Far out! I’ve seen pink honey (from candy canes) and red honey (from maraschino cherry juice), but I’ve never seen aqua-green honey until now. Technically, of course, it’s not honey since it wasn’t made from nectar—or at least we don’t think it was made of nectar. Still, it’s a sight to behold.
Judy Scher, a beekeeper in Eugene, Oregon, sent the following photos with a note:
Yesterday, while harvesting honey frames, I found green-blue honey in one of my hives. In 16 years of beekeeping I’ve never seen this. My best guess is that the bees flew to the Lane County Fair (5 blocks from my house) and found a trash can containing a tossed out snow cone, a tossed out cotton candy, or a tossed out sports drink. Our Eugene, Oregon nectar flow is definitely “Closed Until Spring” and the bees are desperate!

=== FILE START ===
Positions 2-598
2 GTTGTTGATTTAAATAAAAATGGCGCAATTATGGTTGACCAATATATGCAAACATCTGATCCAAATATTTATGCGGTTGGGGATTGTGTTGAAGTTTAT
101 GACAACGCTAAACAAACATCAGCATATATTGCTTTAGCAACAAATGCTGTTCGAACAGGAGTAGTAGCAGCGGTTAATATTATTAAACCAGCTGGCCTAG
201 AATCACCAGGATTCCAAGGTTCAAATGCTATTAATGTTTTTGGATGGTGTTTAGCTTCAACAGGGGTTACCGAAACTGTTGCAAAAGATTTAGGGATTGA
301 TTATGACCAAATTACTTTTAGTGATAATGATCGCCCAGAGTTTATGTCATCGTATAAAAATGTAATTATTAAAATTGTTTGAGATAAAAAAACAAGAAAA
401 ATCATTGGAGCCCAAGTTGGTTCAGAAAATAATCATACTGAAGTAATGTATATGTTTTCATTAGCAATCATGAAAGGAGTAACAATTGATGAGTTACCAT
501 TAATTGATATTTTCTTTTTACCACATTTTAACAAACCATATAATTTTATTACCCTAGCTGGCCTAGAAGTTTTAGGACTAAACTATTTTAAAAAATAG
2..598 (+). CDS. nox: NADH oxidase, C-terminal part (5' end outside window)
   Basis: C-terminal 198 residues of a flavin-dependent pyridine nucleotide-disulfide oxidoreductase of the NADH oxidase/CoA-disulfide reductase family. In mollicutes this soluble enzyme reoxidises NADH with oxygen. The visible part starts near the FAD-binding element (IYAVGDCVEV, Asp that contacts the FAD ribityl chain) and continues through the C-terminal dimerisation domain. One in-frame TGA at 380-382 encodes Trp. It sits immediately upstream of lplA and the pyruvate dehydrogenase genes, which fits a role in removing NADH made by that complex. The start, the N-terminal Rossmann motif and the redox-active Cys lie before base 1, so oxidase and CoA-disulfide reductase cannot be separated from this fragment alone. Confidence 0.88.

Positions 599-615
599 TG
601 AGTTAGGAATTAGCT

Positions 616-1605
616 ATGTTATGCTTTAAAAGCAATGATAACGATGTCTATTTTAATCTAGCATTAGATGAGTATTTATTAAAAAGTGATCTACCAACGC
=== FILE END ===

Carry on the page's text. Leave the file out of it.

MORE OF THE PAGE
Others disagree with Judy’s assessment. Master beekeeper Morris Ostrofsky, with nearly fifty years of beekeeping experience, thinks Judy is wrong. “It’s Kryptonite,” he says. What else?
Nectar from another planet?
Kryptonite, as you know, is the mythical ore from the planet of Krypton that can drain Superman of his magical powers, and sometimes bestow superhuman strength on mere mortals. So Judy, have at it. Drink up. The bees have brought you a great gift.
In case you are curious, Judy did the sniff test and the taste test. She reports that the green liquid didn’t smell “chemical” or taste “off” or minty. Just sweet.
So next time we see Judy she will be carrying entire stacks of honey supers balanced on her fingertips and netting enormous swarms out of the sky with a single swipe of her net. So watch out! You don’t want to be mistaken for a bee.
Honey Bee Suite